Every HEXR helmet is a one off. Made to the precise dimensions and curvature of your head.
Why guess sizes? Our scanners build a 30,000-point model of your head in seconds, creating your perfect fit.
Extensive testing proves the highest safety on the market. Our oblique tests prove better than any of our competitors.
100% RENEWABLE MATERIAL
HEXR's honeycomb core is created from a 100% bio material produced from castor oil. We use sustainable packaging, and no inventory is ever sat on a shelf gathering dust.
The retention system and how it attaches to the shell could be improved. Otherwise, very good.
Perfectly cool and comfortable on the head, but there are issues with the retention system, sunglasses compatibility and weight that can't be ignored.
It's expensive, but it's custom made.
Tell us how the product performed overall when used for its designed purpose
As an aero helmet, it is pleasantly cool and very comfortable. It performed well.
Tell us what you particularly liked about the product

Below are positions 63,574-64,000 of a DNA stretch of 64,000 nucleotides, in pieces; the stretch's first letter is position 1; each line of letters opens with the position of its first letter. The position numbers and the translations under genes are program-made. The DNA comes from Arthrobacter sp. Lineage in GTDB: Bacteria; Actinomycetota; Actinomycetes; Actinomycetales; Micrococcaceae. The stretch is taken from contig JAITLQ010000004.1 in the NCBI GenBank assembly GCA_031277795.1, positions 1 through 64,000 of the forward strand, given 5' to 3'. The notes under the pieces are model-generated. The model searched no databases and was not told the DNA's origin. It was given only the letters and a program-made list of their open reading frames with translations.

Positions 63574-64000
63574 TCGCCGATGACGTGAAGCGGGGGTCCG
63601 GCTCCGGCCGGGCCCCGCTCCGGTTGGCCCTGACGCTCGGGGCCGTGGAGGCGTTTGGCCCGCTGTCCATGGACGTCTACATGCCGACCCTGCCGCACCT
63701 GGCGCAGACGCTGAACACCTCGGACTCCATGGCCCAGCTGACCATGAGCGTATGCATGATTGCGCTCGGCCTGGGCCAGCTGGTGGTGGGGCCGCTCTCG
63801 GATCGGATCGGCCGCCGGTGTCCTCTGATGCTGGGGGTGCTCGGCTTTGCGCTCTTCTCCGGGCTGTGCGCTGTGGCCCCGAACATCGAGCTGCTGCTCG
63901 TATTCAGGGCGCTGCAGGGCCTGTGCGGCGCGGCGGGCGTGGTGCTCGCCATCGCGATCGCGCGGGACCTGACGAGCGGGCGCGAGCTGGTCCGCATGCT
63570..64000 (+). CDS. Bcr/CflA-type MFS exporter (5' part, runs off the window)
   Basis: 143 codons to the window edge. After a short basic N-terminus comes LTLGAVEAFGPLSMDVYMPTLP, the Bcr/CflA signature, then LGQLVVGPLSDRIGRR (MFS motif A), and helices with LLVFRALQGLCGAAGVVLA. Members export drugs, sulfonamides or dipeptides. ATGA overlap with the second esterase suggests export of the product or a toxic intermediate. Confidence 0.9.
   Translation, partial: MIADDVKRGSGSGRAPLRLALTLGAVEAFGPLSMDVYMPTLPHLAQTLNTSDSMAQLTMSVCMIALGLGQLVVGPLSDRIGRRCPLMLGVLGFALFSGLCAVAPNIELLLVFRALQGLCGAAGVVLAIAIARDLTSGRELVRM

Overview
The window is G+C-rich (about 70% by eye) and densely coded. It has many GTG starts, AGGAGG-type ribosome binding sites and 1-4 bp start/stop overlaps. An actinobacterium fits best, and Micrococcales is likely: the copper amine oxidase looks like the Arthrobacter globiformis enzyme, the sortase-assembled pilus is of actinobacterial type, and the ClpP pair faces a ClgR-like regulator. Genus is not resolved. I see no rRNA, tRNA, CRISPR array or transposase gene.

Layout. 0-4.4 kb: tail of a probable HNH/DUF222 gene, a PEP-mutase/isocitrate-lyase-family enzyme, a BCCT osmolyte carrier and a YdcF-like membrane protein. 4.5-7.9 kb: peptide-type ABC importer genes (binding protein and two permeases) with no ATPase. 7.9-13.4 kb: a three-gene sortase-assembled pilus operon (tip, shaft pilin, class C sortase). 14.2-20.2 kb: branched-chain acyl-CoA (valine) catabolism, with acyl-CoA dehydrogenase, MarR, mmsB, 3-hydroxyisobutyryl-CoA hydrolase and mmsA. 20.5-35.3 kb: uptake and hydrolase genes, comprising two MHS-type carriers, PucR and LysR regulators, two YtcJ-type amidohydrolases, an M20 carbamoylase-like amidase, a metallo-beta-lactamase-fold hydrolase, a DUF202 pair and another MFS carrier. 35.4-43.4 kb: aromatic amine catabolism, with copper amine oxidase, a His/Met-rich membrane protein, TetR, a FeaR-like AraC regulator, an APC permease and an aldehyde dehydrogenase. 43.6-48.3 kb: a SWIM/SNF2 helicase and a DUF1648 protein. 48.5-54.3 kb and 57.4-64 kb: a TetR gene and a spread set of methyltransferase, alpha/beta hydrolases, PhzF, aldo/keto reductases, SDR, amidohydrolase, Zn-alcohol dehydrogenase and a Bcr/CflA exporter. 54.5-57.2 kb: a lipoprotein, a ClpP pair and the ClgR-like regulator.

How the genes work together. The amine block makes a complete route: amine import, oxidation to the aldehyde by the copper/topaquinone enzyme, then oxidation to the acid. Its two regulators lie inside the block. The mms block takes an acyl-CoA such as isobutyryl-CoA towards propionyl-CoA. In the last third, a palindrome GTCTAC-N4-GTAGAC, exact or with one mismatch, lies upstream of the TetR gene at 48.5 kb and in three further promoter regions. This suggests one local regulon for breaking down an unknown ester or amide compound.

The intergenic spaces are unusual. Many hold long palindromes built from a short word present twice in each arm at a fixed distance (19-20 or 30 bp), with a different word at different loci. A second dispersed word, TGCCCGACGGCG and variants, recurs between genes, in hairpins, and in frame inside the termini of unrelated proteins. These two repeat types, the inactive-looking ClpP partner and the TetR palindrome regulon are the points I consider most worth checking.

The fit that the 3D printed design provides.
Tell us what you particularly disliked about the product
The price, considering the number of basic issues that I've had with the Hexr.
How does the price compare to that of similar products in the market, including ones recently tested on road.cc?
A lot higher than rivals with Mips. Though none of them are custom fit.
Did you enjoy using the product? Yes
Would you consider buying the product? Not at this stage.
Would you recommend the product to a friend? Not at this stage.
Use this box to explain your overall score
Clever design features like the 3D printed custom fit and data to back up claims of improved safety and aerodynamic credentials are slightly let down by the small, but important issues. And the price.
About the tester
I usually ride: Cannondale Supersix Di2 My best bike is:
I've been riding for: 5-10 years I ride: Most days I would class myself as: Expert
I regularly do the following types of riding: road racing, time trialling, cyclo-cross, commuting, club rides, general fitness riding, I specialise in the Cafe Ride!
Son of a Marathon runner, Nephew of a National 24hr Champion, the racing genetics have completely passed him by. After joining the road.cc staff in 2016 as a reviewer, Liam quickly started writing feature articles and news pieces. After a little time living in Canada, where he spent most of his time eating poutine, Liam returned with the launch of DealClincher, taking over the Editor role at the start of 2018. At the weekend, Liam can be found racing on the road both in the UK and abroad, though he prefers the muddy fields of cyclocross. To date, his biggest race win is to the front of the cafe queue.